What the Heck Is a Short Sale?
Over the last several years a lot of buyers have bought homes, intending to live in them for many years, then something happened - maybe good, maybe bad, but regardless - they don't have a choice. Some owners have to move.
When most homeowners move, they sell their house. Usually, that's not a problem. For some people nowadays, it is a problem.
Because of the easy financing, rampant speculation, flipping, and sometimes fraud, home values skyrocketed most everywhere. That came to an end recently and values plummeted in some areas. Even when values are stable, sometimes there just isn't enough money in the property to pay off the mortgage, then pay all the selling costs and moving costs.
What happens then?
Default, sometimes bankruptcy, and maybe even foreclosure.
Or a short sale.
A short sale is a situation where a property seller wants to sell but the sale proceeds are not sufficient to pay off the existing mortgage. It is an alternative to foreclosure. The term short sale or short pay refers to a process whereby the mortgage company must agree to a reduced payoff in order for the sale to take place. All sale costs must be included and the seller receives nothing, except debt relief and not having a foreclosure on their credit record.
Why do lenders accept short sales? Lenders almost always lose money when they foreclose on property. In many cases, they will lose less money through a short sale than they would by foreclosing on the home and selling it as a bank-owned property.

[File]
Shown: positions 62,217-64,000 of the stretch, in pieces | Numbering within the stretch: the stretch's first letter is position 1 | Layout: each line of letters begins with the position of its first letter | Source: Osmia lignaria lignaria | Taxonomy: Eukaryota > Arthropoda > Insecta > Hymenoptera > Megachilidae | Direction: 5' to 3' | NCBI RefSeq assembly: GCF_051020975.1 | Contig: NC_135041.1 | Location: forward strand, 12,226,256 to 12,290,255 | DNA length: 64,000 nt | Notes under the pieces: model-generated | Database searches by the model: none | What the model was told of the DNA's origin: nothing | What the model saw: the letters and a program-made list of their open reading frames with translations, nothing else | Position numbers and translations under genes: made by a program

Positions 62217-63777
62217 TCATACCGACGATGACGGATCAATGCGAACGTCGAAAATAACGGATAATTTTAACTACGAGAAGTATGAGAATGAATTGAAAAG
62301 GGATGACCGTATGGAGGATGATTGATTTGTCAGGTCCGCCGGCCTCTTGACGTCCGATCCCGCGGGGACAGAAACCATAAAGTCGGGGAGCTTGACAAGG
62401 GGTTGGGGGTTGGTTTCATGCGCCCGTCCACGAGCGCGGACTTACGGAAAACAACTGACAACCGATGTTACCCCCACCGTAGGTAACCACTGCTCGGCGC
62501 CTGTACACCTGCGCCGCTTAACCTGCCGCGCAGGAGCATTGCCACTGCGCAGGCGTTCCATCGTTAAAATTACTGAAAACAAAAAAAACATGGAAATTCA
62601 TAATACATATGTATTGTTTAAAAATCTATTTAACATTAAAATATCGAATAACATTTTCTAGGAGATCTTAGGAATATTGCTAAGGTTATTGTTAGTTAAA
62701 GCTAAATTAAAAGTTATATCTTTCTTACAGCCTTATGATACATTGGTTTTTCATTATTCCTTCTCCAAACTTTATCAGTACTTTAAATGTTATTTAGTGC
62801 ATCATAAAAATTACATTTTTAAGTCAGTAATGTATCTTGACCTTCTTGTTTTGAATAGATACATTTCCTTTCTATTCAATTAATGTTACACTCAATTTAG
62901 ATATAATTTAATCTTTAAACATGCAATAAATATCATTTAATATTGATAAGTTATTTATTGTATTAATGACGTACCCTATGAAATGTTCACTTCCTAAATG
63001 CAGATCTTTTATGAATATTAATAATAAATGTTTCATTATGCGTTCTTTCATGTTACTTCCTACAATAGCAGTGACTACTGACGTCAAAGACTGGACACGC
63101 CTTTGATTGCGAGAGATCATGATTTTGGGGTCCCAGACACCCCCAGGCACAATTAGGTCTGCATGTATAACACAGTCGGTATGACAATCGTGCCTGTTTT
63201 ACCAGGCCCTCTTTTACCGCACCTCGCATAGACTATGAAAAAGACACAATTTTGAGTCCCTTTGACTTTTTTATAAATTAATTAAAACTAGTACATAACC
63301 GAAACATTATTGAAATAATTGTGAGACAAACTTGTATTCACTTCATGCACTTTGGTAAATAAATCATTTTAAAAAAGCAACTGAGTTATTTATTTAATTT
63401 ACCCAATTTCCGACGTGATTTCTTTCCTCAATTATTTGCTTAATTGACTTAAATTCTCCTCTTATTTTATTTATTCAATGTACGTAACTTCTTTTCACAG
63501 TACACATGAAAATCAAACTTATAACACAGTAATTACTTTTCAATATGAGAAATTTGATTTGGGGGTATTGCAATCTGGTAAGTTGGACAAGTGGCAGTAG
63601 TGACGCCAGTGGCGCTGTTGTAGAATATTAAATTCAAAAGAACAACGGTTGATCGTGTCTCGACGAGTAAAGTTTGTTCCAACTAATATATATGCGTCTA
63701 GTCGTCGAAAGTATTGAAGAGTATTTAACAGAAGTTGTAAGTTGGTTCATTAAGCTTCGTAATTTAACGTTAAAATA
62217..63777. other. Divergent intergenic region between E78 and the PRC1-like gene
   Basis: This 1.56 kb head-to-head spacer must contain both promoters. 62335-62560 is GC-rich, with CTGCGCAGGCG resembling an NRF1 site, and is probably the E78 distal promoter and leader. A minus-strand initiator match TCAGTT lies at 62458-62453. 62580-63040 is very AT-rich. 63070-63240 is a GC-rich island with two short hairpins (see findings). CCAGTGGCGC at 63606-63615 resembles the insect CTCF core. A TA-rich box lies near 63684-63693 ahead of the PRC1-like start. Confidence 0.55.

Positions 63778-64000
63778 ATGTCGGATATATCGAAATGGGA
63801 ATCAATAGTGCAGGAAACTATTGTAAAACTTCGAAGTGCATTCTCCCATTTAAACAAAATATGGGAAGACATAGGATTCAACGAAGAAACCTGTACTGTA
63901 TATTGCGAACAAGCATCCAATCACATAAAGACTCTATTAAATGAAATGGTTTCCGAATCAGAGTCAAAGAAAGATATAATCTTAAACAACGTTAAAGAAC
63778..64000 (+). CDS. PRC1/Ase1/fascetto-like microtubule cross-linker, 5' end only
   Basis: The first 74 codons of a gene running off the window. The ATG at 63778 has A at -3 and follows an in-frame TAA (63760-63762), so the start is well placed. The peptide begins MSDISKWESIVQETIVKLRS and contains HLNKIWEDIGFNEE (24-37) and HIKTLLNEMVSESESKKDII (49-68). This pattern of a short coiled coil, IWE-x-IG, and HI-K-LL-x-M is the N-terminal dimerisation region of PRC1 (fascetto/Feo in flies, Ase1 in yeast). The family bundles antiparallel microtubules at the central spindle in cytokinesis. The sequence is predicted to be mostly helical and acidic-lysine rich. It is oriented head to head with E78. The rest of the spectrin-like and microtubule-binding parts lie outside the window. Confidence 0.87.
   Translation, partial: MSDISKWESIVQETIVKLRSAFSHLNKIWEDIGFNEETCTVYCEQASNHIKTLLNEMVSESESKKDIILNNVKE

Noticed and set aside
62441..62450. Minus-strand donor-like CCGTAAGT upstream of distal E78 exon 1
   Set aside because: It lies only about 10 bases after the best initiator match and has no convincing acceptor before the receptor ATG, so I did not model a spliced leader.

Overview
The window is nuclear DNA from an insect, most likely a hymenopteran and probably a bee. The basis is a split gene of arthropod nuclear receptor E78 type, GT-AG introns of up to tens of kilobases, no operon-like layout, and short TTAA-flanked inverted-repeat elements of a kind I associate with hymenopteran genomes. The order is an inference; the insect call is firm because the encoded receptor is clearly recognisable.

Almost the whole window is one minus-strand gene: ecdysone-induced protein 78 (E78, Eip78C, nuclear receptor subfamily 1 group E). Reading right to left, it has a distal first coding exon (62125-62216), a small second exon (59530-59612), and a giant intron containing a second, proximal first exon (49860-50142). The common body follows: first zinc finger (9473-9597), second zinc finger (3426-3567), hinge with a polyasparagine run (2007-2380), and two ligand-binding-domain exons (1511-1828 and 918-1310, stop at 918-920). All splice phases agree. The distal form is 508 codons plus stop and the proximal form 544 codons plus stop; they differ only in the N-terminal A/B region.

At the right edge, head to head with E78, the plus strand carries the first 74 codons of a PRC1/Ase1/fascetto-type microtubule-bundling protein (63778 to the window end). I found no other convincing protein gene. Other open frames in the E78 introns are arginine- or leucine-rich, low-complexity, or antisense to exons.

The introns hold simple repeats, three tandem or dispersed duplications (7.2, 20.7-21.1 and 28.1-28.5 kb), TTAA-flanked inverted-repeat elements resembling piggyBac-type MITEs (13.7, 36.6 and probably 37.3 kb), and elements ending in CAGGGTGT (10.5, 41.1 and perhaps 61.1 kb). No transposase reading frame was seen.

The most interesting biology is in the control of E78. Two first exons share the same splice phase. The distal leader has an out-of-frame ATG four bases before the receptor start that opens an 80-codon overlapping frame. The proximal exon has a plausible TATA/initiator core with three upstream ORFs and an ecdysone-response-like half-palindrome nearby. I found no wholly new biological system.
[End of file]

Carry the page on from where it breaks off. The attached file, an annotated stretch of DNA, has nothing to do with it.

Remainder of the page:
However, there are rules:
The borrower must experience a genuine financial hardship. If this fits, call the lender. Talk to customer service or the collection department and let them know what is going on. That way, knowledge of your hardship is communicated to the lender and becomes a part of their files. Keep your own communication log.
Eventually, you will have to document the hardship and your inability to deal with it financially by disclosing all your assets. Bank statements, stocks, bonds, tax returns, pay stubs -- the lender will want to see everything that may document that you are not hiding assets or income.
The lender will not make a commitment based solely on your hardship. You're also going to have to put your home on the market and sell it.
Once you sell the property, you have to supply additional documentation. When the property is listed, your real estate agent prepares a comparative market analysis. You're going to need that and you will need to supply a copy to the lender, along with your hardship letter, the documents mentioned above, a copy of the purchase agreement, and a "net sheet" showing how much you will net (or lose) from the sale of the home.
It may be that you actually want your real estate agent or some other professional to negotiate with your lender. If so, you need to prepare an authorization letter. That letter includes your name, property address, loan number, your representative's name, the date and your notarized signature. Your agent will know almost all of this and have the proper format.
Then your agent submits it all to your lender and...you wait.
Normally, your lender can't make the decision to accept a short sale on their own. If there is mortgage insurance, they get a say-so. Your mortgage has an investor. The investor gets a say-so.
If the deal "makes sense", they believe your hardship is genuine, and you do not own any other property -- you may get a "yes" decision. Your chances go up markedly if you have someone experienced negotiating for you.
Oh yes. If your lender does forgive part of your debt, there is something you should also know. Debt forgiveness is taxable income. The IRS will require you to pay taxes on that income.